Introducing Rekishi.

Rekishi

Imagine that you're building a website and you need all links to a particular type of content to open in a modal. On top of that, you would also like a nice transition animation to play whenever the user moves in and out of that content type.

Working with a framework like React or Vue, there are a number of clientside routers and components available to help transition between different pages of content. However, whilst I'm a fan of frontend frameworks, I'm a big believer in incremental development. Instead of reaching straight for a framework, I tend to approach each project from a user-centric path of using the minimum-possible JS, only adding dependencies as I need them.

If you're working closer-to-the-metal with Vanilla JS, coordinating the above example can be ...tricky. In order to capture and handle URLs as a user moves around the site, you need to use the History API.

In a nutshell, the history API lets you capture each URL change, and listen to 'pop' events that fire whenever the user navigates forwards or backwards through history. You are also able to associate a particular 'state' with each change. However, there's a frustration that comes with this. When a 'pop' event is fired the URL has already changed and you no longer have any access the outgoing route, or the state object associated with it.

If you're stringing different types of content together with page transitions, this can make it particularly tricky to choreograph everything. It's precisely this frustration that led me to build Rekishi - a minimal pubsub wrapper for the history API.

Wrapping the API. permalink

Rekishi, like my Tornis library before it, uses a pubsub pattern to listen to any changes in URL. This means that you can 'subscribe' handler functions to Rekishi. Whenever you push, pop or otherwise change the browser's URL, each of those subscribed functions will fire automatically.

The key difference with the standard history API though, is that each of those subscribed functions will have access to an object containing information about both the incoming and outgoing route. That object looks a little like this:

{
incoming: {
path: String,
hash: String,
params: Object,
data: Object
},
outgoing: {
path: String,
hash: String,
params: Object,
data: Object
},
action: REKISHI_PUSH ||
REKISHI_POP ||
REKISHI__HASH ||
REKISHI_PARAMS ||
REKISHI_HASHPARAMS ||
REKISHI_NOCHANGE
}

You might also have noticed that this object contains an 'action' property. This property contains a record of the type of URL change that has occurred. This could have been a change in hash fragment, an update to the query string, or whether the user has clicked a new link or travelled backwards through history.

Similarly, both the incoming and outgoing routes can also have an associated data object. This functions a little bit like the History API's state object, however knowing both incoming and outgoing information allows you to compare and respond accordingly.

In isolation, actions and data information are useful, but in combination they provide a powerful means of choreographing content changes - Returning to our initial problem of transitioning between a modal and a page, Rekishi would allow you to handle that scenario as follows:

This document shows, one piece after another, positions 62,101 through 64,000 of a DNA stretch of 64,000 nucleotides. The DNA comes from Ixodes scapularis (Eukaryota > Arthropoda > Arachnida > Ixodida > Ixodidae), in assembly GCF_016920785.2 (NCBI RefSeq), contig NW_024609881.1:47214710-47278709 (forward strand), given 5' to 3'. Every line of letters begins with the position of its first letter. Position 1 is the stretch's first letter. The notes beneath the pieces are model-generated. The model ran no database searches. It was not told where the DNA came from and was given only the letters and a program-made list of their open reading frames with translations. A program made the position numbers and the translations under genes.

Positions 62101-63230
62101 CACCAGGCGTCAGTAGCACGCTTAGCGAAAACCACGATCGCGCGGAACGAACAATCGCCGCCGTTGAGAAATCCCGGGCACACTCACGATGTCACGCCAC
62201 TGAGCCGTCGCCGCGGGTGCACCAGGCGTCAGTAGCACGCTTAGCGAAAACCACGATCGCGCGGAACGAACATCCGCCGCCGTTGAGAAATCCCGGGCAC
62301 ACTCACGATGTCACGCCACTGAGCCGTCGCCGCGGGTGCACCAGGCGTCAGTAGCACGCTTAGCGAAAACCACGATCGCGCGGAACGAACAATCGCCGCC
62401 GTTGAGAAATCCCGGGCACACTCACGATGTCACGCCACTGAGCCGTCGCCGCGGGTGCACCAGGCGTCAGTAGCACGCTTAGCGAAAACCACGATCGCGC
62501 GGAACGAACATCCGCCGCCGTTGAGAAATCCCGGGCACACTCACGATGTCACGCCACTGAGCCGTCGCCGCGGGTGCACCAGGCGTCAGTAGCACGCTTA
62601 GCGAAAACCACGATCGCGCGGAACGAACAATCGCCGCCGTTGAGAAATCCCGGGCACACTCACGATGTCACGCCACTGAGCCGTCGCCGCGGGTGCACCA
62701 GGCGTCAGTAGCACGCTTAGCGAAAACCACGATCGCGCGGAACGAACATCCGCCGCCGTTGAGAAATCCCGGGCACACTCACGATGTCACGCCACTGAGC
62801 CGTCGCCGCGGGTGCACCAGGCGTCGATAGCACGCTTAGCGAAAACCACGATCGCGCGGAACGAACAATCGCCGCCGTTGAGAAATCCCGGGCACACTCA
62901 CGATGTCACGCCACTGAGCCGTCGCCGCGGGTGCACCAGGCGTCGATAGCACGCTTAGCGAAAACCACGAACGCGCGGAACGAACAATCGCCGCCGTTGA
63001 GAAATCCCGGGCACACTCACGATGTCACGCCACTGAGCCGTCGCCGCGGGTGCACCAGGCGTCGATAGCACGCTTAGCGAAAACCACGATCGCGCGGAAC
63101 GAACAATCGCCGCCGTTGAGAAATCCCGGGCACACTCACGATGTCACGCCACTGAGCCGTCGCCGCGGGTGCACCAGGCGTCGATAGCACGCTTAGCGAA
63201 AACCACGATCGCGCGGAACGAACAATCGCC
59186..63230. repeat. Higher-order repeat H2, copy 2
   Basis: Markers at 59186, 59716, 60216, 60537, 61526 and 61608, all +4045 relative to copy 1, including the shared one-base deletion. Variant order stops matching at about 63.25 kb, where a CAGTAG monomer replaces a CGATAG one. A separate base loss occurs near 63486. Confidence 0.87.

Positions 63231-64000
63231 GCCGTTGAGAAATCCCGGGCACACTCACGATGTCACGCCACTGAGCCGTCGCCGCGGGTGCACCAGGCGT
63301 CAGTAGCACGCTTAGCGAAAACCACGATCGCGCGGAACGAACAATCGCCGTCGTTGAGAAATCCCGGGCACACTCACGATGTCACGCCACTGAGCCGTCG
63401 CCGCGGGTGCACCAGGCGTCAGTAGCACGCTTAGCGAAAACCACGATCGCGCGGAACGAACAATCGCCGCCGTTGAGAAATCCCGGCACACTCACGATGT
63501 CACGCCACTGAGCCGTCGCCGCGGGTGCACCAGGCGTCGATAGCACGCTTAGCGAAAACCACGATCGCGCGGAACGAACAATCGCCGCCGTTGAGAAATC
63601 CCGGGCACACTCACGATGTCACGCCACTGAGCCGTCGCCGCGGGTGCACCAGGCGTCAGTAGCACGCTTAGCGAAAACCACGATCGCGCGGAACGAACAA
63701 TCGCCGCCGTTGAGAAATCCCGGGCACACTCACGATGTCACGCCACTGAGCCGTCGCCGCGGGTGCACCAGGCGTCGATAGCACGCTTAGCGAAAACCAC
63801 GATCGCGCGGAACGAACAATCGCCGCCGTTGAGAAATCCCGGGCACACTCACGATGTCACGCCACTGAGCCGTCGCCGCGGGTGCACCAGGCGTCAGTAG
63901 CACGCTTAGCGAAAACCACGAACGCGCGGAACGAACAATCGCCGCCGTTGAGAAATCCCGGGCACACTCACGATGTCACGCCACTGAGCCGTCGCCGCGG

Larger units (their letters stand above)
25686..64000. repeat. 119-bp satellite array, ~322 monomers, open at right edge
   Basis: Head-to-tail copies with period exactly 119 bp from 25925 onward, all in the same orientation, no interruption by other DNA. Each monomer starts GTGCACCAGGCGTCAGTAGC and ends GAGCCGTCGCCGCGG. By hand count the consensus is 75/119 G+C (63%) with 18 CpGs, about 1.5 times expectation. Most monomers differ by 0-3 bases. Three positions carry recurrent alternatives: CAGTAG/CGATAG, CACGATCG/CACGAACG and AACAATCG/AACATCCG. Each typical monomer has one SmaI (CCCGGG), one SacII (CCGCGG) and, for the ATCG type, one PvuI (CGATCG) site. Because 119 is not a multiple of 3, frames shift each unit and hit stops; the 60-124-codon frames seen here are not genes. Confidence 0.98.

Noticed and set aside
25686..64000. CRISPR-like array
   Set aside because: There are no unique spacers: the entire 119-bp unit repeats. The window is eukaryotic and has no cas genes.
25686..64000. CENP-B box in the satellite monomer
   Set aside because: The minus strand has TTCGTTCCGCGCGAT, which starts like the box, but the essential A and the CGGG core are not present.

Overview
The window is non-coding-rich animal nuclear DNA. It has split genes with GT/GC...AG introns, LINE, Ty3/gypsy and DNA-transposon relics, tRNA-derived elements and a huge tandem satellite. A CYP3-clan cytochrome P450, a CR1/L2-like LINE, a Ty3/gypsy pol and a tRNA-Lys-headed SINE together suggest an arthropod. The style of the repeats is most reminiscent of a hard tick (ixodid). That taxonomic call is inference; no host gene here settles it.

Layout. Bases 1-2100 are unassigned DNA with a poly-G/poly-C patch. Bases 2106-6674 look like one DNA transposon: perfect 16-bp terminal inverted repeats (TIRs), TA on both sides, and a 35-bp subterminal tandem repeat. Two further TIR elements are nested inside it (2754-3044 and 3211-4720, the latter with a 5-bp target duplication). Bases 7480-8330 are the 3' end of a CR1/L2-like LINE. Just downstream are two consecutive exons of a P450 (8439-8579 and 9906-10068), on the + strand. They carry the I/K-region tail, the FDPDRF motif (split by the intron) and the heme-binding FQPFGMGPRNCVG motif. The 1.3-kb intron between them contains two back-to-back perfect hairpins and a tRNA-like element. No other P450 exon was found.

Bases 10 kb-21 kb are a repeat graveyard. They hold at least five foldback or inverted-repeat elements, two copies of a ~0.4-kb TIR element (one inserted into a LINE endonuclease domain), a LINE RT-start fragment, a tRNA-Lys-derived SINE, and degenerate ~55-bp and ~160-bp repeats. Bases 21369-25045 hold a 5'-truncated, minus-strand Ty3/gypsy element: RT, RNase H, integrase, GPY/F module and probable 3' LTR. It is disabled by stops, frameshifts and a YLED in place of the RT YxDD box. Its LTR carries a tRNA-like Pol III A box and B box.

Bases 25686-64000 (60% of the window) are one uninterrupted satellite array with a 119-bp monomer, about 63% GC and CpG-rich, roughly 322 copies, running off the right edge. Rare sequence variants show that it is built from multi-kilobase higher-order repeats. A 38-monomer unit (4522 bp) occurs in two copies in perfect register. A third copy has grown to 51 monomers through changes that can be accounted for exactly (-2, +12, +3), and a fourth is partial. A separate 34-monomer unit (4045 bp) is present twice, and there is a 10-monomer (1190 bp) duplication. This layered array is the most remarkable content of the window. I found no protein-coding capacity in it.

const handleRouteChange = ({ incoming, outgoing, action }) => {
switch (action) {
// on either history, or new link events...
case REKISHI_POP:
case REKISHI_PUSH:

if (incoming.data.type == 'modal' && outgoing.data.type == 'page') {
// AJAX the content from incoming.path
// set up your modal and inject AJAX content
}

if (incoming.data.type == 'page' && outgoing.data.type == 'modal') {
//close your modal and remove the content
}

break;
}
};

Associating path data. permalink

Aside from handling URL changes, there's another reason that clientside frameworks like React make page transitions easier. Because they take the rendering of content away from the server entirely, they have access to information about each route ahead-of-time. When building an application with the History API and server-side routing, this approach isn't available to us.

Rekishi also provides a means of bridging the two approaches. When initialising Rekishi, it's possible to pass an array of URL matchers that can associate default data with a particular path. This means that your app will know what data might be coming from a particular URL, before it is hit:

[
{
path: '/posts/*',
data: {
type: 'post'
}
},
{
path: '/posts/riding-the-shinkansen',
data: {
type: 'post',
featured: true
}
}
]

Putting it to the test. permalink

To put Rekishi to the test, I decided to refactor this website to use it instead of the (still very useful) history module. Rekishi is small library (less than 2k when gzipped) and in making the switch I have managed to reduce my JS bundle size by a total of around 4kb. In isolation that figure might not seem much, but it made up roughly 23% of the pre-Rekishi bundle size of approximately 17kb. Not too shabby.

Wrapping up. permalink

All-in-all, I've found that using Rekishi has greatly sped up my workflow for building vanilla JS websites. Using it in conjunction with Tornis to handle interactions, I'm finding that I'm needing to rely less and less on frameworks in my day-to-day website builds. In terms of my end-user's bandwidth, I consider that a very good thing.

I'm hoping that others will find it useful, so I've released Rekishi as an open-source project. The source and documentation is available on GitHub. It is also available to install as a clientside dependency from npm.

Hi, my name is Robb.

I'm a freelance creative developer helping awesome people to build ambitious yet accessible web projects.

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